HEALTHY LIVING

Duchess Kate Is Slaying Stigma With This Important Mental Health Message

"While we cannot always change a child's circumstances, we can give them the tools to cope and to thrive."

02/08/2016 11:49 am 11:49:38

The Duchess of Cambridge kicked off Children's Mental Health Week in the United Kingdom Monday with a rare but touching video message.

Kate sat down for the clip with four children who participate in Place2be, a schools-based nonprofit children's mental health program that provides emotional and therapeutic support through talking, creative work and play.  

"Many of us are incredibly fortunate that the issues we face in childhood are ones we can cope with and learn from, but for some children, learning to cope with life's challenges can be a struggle," she said in the video. 

That's true for more children than you perhaps might think. According to the UK Centre for Mental Health, one in five kids experience at least one mental health difficulty before they're 12 years old. In the United States, as many as 20 percent of children suffer from a mental disorder, putting them at risk for developing mental illness as adults.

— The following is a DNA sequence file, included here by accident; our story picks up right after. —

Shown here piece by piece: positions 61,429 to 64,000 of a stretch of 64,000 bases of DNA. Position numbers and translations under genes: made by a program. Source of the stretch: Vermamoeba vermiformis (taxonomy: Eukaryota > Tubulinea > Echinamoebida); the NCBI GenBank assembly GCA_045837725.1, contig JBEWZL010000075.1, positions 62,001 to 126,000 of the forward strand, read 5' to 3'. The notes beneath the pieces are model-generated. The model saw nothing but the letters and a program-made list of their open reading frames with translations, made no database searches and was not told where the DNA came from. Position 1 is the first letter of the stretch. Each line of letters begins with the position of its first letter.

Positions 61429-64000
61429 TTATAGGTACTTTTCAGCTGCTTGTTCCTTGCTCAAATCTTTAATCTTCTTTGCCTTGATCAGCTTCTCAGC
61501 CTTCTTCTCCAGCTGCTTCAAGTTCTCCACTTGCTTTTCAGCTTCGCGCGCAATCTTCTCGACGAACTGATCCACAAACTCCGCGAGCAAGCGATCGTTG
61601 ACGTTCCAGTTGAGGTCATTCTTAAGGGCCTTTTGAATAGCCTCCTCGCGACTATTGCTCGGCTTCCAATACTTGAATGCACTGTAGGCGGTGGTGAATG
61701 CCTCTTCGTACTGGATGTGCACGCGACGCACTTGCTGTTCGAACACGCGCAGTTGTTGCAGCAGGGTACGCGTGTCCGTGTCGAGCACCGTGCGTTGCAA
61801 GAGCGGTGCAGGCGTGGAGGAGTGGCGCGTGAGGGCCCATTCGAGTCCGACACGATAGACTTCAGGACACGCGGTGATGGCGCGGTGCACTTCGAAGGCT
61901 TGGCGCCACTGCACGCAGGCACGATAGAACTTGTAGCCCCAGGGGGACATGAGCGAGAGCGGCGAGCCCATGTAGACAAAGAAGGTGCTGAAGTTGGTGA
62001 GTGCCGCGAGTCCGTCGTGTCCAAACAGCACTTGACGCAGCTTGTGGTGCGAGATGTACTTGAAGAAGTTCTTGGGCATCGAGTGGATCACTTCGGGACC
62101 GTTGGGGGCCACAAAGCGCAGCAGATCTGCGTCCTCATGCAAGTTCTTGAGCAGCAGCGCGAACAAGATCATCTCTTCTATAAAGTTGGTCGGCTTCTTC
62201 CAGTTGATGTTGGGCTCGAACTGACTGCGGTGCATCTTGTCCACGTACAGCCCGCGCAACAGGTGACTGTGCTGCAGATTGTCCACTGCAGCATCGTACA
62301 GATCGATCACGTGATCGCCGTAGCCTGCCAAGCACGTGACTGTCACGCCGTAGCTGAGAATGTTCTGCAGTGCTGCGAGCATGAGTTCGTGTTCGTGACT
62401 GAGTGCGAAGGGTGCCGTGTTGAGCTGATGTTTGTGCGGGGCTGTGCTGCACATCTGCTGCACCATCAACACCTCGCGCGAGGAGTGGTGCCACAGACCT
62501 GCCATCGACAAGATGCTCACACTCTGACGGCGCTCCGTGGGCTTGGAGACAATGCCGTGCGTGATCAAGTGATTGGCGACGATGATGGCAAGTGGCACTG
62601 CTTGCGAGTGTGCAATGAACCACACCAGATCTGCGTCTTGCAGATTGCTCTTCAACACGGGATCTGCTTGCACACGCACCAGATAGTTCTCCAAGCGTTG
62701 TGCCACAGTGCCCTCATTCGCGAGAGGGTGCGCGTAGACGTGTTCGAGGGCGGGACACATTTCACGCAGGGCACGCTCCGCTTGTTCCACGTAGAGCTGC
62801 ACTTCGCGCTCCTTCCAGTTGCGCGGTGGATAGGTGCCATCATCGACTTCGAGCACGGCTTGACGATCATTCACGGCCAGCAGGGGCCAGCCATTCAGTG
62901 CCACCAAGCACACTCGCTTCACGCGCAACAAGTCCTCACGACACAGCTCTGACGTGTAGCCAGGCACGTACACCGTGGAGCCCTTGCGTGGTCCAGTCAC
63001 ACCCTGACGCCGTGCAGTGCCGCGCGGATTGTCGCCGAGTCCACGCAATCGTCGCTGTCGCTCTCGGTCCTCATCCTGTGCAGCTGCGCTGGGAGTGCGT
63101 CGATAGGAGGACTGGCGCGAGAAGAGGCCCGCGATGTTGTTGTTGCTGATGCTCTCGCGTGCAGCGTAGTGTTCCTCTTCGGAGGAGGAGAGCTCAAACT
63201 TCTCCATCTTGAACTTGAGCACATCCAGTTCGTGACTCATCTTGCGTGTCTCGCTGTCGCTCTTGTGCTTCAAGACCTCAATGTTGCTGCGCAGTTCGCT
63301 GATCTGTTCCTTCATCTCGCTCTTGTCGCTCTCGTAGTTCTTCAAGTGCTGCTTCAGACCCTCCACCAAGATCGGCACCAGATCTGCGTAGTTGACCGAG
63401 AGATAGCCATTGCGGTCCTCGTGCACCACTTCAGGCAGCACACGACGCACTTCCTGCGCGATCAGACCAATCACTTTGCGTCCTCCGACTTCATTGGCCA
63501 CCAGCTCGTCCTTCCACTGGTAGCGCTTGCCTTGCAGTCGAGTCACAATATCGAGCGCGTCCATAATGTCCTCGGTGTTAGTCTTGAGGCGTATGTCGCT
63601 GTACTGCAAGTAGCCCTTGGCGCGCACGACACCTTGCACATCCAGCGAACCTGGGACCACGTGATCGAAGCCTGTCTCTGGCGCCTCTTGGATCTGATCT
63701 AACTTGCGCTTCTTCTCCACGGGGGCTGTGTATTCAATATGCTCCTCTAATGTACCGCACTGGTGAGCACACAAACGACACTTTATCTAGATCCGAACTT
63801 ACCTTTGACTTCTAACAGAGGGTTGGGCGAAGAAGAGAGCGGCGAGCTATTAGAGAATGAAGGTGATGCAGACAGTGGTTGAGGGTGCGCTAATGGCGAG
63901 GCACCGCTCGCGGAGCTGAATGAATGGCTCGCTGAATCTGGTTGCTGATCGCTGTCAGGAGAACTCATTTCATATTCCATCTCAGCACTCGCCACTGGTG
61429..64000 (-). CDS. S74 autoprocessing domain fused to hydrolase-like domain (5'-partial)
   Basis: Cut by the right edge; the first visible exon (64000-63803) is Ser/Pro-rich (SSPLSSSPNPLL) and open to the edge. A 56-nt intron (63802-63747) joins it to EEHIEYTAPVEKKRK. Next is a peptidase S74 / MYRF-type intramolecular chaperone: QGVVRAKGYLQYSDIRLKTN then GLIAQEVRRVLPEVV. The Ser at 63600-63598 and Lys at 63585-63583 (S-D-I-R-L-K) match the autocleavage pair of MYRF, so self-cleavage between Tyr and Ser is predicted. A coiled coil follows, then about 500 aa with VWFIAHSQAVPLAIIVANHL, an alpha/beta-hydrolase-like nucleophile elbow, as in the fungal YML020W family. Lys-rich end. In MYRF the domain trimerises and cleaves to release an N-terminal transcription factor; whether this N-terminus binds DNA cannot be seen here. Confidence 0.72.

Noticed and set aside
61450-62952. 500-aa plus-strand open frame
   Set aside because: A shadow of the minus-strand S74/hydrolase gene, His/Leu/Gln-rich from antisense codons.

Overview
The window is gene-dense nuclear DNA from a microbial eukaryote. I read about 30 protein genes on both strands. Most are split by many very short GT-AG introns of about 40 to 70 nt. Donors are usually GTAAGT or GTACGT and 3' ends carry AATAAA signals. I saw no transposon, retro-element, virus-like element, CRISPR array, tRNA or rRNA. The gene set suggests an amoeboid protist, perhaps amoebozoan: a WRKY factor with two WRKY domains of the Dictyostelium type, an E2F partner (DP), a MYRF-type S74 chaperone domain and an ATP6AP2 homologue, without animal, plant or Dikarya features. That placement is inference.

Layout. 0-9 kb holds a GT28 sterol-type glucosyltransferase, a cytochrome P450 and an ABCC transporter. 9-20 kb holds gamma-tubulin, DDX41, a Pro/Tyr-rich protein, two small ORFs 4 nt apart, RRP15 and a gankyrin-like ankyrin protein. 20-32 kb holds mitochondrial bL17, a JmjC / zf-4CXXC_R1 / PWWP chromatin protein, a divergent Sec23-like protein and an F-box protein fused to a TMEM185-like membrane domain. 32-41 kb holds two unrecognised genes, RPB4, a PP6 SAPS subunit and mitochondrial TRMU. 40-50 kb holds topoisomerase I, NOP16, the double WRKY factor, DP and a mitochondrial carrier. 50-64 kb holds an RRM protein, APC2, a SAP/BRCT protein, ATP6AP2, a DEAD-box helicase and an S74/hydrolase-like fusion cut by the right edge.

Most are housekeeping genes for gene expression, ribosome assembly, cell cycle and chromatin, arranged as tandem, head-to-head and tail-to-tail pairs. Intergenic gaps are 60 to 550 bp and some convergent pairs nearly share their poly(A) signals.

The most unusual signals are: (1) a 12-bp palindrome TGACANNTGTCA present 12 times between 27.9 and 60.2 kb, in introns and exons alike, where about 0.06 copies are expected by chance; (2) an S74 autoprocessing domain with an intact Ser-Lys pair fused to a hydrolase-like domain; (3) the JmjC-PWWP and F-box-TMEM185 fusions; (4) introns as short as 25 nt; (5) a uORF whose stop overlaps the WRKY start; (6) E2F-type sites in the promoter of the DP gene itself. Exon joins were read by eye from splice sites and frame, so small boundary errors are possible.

"While we cannot always chance a chid's circumstances, we can give them the tools to cope, and to thrive," the duchess continued. "With early support, they can learn to manage their emotions and feelings, and know when to seek help."

Handout via Getty Images
Catherine, Duchess of Cambridge poses for a photo with (L-R) Nimra, 10, Ryan, 10, Bailey-Rae, 7, and Connor, 11, from Salusbury Primary School in Queen's Park, London, during filming of a video message for Children's Mental Health week.

The Duchess has exhibited fierce commitment to the cause of mental health, especially she became patron of Place2be organization in 2013. She's worked to spread awareness for the organization and its overall mission, and this year will even guest-edit The Huffington Post UK with a focus on children's mental health. The goal is for all children to be provided the support and resources necessary to grow into healthier, happier adults.

"Through my work in areas like addiction, I have seen time and again that the roots of poor mental health in adulthood frequently stem from unresolved childhood issues. This needs to change," she said in the video.   

Check out her entire message above, and to learn more, head to ChildrensMentalHealthWeek.org.uk.

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